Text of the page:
To build your subscriber-base through Connections, it is important that you obtain permission from contacts before sending marketing emails to them.
What does it mean to have permission?
Just because you have access to someone's email address doesn't mean that you have permission to send them marketing emails. You can only send marketing emails to customers who have given you an explicit permission to do so.
Explicit permission to send emails includes a mailing list of people who have:
Signed up to receive emails in your store, on your website, or on a social media site.
Signed up through a form at a marketing event, or a trade show.
Bought something from you through the internet and explicitly checked a box that asked them if they wanted to receive emails from your company.
Verbally gave you explicit consent to receive marketing email during an in-person transaction (we recommend getting written permission so that it is verifiable).
You should not send emails to people in a mailing list you have purchased, or people who gave you their email to track their purchases, for example.
Why is it important to have permission?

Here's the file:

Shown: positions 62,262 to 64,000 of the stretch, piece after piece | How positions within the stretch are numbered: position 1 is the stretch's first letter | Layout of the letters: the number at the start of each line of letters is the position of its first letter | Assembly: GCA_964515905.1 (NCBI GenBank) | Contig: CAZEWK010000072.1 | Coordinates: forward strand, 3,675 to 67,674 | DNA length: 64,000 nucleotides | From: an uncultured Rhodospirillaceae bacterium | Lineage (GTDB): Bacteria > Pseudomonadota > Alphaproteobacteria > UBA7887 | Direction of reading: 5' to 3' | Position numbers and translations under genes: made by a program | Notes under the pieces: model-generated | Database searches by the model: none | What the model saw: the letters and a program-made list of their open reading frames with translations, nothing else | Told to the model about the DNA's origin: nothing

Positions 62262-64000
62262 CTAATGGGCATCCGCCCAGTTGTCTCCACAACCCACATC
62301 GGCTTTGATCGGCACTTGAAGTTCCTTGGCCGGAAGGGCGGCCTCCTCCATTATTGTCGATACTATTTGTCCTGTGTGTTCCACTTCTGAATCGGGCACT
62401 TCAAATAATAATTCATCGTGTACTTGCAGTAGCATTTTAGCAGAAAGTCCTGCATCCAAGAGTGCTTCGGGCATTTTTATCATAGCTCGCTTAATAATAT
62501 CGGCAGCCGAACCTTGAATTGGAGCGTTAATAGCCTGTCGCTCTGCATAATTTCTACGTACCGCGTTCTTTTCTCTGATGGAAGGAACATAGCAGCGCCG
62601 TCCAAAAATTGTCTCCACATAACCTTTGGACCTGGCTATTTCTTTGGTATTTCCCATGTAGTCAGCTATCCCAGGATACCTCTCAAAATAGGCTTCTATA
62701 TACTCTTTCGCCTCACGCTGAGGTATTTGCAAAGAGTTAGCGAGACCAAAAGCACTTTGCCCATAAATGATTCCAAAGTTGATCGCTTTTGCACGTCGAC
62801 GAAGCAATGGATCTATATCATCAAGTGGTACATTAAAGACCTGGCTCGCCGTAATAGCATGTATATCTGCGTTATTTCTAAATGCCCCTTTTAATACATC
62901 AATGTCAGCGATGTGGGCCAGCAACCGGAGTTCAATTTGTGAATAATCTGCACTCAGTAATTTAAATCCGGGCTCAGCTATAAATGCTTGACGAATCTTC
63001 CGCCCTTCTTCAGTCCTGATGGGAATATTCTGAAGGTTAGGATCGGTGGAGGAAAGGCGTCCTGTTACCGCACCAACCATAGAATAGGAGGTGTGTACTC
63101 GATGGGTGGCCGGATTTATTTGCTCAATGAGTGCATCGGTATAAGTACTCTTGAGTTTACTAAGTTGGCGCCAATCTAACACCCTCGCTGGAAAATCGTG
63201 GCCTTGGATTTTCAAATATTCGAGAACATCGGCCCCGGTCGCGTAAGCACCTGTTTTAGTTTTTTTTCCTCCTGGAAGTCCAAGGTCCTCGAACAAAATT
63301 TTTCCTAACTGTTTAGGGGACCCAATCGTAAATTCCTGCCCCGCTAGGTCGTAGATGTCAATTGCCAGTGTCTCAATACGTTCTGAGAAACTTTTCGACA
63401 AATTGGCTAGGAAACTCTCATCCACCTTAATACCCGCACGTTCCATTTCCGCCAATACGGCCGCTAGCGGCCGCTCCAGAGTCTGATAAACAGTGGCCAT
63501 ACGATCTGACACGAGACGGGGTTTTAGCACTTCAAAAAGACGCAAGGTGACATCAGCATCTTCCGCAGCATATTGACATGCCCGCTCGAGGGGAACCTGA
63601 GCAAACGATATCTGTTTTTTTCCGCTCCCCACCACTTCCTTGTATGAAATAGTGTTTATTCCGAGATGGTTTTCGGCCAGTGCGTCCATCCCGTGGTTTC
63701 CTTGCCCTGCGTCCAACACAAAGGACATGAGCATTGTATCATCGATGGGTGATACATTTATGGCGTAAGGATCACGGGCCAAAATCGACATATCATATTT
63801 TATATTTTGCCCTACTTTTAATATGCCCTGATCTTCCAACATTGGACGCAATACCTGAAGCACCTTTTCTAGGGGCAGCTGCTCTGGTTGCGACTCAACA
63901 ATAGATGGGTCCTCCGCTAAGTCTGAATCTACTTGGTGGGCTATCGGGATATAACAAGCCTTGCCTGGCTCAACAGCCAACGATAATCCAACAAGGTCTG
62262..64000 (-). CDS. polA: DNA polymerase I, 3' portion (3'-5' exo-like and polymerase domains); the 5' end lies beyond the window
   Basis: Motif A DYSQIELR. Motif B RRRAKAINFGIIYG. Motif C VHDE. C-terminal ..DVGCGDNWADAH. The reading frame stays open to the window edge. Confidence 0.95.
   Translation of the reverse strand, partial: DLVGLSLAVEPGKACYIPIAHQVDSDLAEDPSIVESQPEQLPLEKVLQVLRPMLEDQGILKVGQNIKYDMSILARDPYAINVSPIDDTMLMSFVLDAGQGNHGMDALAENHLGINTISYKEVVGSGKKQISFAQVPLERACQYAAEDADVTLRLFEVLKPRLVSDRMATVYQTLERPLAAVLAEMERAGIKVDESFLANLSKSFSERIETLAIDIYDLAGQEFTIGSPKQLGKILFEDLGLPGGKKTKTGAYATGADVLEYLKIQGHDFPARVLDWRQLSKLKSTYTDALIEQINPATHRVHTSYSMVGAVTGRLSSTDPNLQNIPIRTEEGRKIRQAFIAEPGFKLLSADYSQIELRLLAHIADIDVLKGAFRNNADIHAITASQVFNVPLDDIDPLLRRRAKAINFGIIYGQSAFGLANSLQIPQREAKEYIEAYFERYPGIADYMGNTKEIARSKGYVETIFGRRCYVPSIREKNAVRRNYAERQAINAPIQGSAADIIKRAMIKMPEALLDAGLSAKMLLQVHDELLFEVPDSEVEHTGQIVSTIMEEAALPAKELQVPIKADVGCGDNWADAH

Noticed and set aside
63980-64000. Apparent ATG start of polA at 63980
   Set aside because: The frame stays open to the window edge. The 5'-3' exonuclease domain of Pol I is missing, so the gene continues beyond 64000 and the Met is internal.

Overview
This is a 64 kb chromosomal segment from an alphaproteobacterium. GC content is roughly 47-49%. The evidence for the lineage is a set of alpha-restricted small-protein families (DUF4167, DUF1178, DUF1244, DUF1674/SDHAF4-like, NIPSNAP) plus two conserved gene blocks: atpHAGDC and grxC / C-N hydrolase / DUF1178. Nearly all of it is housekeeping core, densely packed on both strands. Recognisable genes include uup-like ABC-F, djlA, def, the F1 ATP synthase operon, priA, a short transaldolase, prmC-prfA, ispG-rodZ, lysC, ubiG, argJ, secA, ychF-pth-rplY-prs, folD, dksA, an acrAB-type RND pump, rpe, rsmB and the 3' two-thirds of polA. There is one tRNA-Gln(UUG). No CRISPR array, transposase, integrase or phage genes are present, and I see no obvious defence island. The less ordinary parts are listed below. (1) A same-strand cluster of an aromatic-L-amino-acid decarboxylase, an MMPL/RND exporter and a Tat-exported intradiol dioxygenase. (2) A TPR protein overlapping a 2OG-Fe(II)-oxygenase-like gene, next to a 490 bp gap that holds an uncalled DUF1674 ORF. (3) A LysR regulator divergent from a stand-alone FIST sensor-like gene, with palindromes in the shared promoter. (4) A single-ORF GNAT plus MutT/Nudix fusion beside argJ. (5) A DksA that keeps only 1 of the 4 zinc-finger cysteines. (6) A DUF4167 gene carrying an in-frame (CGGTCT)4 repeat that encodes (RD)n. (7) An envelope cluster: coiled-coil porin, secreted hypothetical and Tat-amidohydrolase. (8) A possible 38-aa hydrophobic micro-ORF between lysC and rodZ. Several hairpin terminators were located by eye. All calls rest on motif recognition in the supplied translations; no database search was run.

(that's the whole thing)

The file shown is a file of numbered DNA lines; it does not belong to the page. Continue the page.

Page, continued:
Most importantly, getting permission is required by email marketing laws in some countries and/or regions. It is also required by the Connections Use Policy.
Getting permission is also simply common courtesy (no one likes to receive spam). Your email will more likely be read if it’s not marked as spam, and if your email isn’t recognized, it may end up in a spam filter. Unread messages will not lead to new customers.
Potential customers who receive spam (or what they perceive as spam) are more likely to delete your emails or mark them as spam, which gets reported to their mail service provider. If a mail service provider gets enough complaints about your emails, they might not allow any emails from your company. This will affect your business negatively since none of your emails will get through to any of your customers or potential customers at the mail service providers that have blocked you.
Note that best practices and/or guidance provided by Microsoft is not a substitute for legal guidance.